The loneliness was the hardest thing. It gripped him like shackles, sucked his movement as though he were walking in inches of cold, wet mud and weighed him down in a way that would have had Jacob Marley’s ghost cowering in fear. It seemed that every waking hour was haunted by the alone, the singular, the lack of connection. At three in the morning it pressed on him with the weight of Earth on one buried alive.
His wife had left him months before. It wasn’t the first time this had happened. They had met and departed, split and reunited nearly a dozen times in the last three and a half decades. Only one of their separations had been his doing, all the rest had been on her head. Meeting as children she had first left him when their relationship was young and its roots shallow to better pursue her career. School, jobs, move after move, from city to city, State to State, time-zone to time-zone, she had left him and he had followed.
In their first half decade together they danced and flitted around one another, approaching and retreating in the way youngsters often do in courtship, and he had left her because he’d been certain there were greener, richer, more fertile pastures available to him. Tasting other grass, drinking from cool, clear, fast running and refreshing streams and frolicking with other mares had shown him the error of his ways and he had slowly reestablished a solid, loving relationship and they married while still young but no longer children.
This pattern of her leaving and him following continued for the next thirty years. Her vocational talents were sought after and staying in one place held little allure for either of them. She would forge ahead, be immersed in work while he watched the children, tidied up a house that had once been a home and prepared it for sale. This template had been used successfully three times before but this fourth was proving to be far different and more difficult for him.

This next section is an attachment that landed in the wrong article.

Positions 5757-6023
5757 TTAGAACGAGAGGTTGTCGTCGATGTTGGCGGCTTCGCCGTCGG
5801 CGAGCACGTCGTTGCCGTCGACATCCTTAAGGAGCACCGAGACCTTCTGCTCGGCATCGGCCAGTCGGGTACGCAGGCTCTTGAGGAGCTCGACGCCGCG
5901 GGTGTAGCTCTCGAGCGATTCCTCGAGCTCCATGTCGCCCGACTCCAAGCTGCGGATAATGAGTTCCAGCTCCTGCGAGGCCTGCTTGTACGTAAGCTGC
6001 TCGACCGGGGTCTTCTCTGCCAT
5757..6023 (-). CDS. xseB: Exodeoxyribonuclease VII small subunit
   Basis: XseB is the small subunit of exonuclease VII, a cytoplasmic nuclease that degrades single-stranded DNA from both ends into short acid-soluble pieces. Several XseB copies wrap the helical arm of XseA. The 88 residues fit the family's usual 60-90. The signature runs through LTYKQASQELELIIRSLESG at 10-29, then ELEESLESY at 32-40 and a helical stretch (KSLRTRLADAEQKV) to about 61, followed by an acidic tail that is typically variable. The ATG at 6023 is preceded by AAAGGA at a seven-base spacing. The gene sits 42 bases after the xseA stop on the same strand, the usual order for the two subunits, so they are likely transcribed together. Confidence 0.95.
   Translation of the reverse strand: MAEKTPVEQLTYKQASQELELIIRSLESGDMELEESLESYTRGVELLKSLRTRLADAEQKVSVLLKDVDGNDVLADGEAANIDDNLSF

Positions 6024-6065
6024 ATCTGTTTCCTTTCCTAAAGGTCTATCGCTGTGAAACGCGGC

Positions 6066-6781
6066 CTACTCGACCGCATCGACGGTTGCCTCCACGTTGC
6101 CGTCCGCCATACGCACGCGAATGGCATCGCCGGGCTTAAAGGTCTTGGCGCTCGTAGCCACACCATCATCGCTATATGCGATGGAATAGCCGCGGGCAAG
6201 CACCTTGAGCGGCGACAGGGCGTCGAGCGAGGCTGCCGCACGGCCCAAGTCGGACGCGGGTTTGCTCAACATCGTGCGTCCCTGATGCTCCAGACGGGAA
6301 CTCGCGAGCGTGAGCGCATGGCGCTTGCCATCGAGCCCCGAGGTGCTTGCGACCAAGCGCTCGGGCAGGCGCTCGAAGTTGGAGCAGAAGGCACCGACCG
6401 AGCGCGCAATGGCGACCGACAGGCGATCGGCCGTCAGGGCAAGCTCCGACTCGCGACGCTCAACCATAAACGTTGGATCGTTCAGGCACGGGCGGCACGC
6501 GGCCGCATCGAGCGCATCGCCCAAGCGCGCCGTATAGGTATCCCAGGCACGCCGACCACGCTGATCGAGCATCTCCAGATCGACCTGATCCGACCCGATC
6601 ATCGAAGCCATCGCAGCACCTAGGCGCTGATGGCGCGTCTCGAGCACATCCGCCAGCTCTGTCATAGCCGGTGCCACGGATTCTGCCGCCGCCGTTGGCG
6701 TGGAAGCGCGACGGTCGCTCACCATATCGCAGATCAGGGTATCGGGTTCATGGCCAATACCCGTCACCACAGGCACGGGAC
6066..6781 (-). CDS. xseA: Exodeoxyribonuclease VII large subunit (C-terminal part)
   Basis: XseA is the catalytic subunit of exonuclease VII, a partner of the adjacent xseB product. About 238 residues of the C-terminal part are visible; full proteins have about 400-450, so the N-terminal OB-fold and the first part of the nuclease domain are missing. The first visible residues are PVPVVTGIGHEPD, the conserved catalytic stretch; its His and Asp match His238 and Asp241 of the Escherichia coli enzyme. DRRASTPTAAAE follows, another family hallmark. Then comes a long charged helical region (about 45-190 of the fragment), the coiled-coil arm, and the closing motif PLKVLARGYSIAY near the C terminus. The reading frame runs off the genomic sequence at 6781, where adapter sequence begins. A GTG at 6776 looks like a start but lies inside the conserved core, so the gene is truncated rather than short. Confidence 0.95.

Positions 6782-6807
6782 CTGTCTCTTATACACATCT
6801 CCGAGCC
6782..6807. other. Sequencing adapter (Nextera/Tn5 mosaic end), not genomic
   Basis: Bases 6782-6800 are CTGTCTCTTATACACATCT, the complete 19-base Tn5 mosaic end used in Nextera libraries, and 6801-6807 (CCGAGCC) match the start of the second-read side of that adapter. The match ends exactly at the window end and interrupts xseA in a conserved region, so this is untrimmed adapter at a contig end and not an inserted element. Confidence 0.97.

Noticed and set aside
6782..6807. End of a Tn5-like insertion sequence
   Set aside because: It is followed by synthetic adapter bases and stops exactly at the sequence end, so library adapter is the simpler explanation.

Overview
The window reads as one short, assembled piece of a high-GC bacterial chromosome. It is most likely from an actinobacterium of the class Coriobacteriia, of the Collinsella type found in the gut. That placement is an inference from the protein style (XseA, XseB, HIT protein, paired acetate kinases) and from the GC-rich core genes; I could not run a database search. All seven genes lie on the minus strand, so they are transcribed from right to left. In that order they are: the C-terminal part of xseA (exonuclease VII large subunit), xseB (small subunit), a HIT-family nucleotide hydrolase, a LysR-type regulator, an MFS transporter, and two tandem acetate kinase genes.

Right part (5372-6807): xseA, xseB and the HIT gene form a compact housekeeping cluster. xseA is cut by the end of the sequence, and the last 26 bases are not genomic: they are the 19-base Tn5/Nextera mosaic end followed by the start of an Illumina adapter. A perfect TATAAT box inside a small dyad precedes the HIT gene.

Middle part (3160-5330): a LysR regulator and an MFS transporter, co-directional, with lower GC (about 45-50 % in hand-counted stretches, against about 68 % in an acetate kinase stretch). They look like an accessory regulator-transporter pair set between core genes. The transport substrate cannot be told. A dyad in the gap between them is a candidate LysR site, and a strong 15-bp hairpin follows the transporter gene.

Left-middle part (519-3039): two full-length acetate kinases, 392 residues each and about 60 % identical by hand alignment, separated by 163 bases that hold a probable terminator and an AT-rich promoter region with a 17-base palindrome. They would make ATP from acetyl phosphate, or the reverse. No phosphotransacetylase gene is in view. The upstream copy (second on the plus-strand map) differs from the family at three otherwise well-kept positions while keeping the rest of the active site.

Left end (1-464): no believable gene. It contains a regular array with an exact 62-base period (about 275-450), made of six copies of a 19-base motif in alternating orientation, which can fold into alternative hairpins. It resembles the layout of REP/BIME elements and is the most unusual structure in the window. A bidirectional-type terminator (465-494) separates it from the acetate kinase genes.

After seventeen years this house had become a home, he had established roots that were stronger than any other he had know previously and that made the thought of leaving difficult. Worse, in the past he had been forced to focus his energies outward, to care for their children and work at a job that was demanding of his time even if it fell far short of showcasing his talents; but now there were no children, the nest was empty and he had begun to slowly reel back from the long hours of tedious work that he thought burdened him.
And it certainly was true that work burdened him. Fresh from college he had started at a job that required not a lick of higher education. At first his work had been his passion but over the ensuing years it had become a job and then as the flatness of his occupation made itself known he became less and less enthralled with what he did. For a man who enjoys creating, who feels a great need to balance excitement with a predictable schedule, performing the same job for thirty years is a comfortable stint in Limbo, a Purgatory where there is little suffering balanced with an equal amount of pleasure. Being with coworkers was a relief from his loneliness but work made up less than 25% of his time. The rest of the 130 hours in a week he was alone.
For twenty years he had focused on wife, children, work. His world revolved around the necessity of doing. Five years previously, when his older son was away at college and the younger was working part-time while finishing high school, he had rediscovered theatre. The effort required, the schedule, the practice and rehearsal coupled with social interaction across the spectrum of age, ethnicity, world view and economic class captured his heart. Theatre was where he felt most at home, alive and energized. The friends that he made, the passion that he shared with them renewed him like nothing else. Of course playing with beautiful women was a reward in and of itself.
Creative, talented, vivacious females made him feel young again. Returning to the stage just shy of his fiftieth birthday he enjoyed the company of the youngsters of both sexes but appreciated his position of getting to better know so many delightful women in ways that were not readily accessible to a monogamous, married, middle-aged man. Acting was the bright spot in the dull, solitary position he had found himself in for the last half year and while he enjoyed the company of many there was a particular actress with whom he was enamored.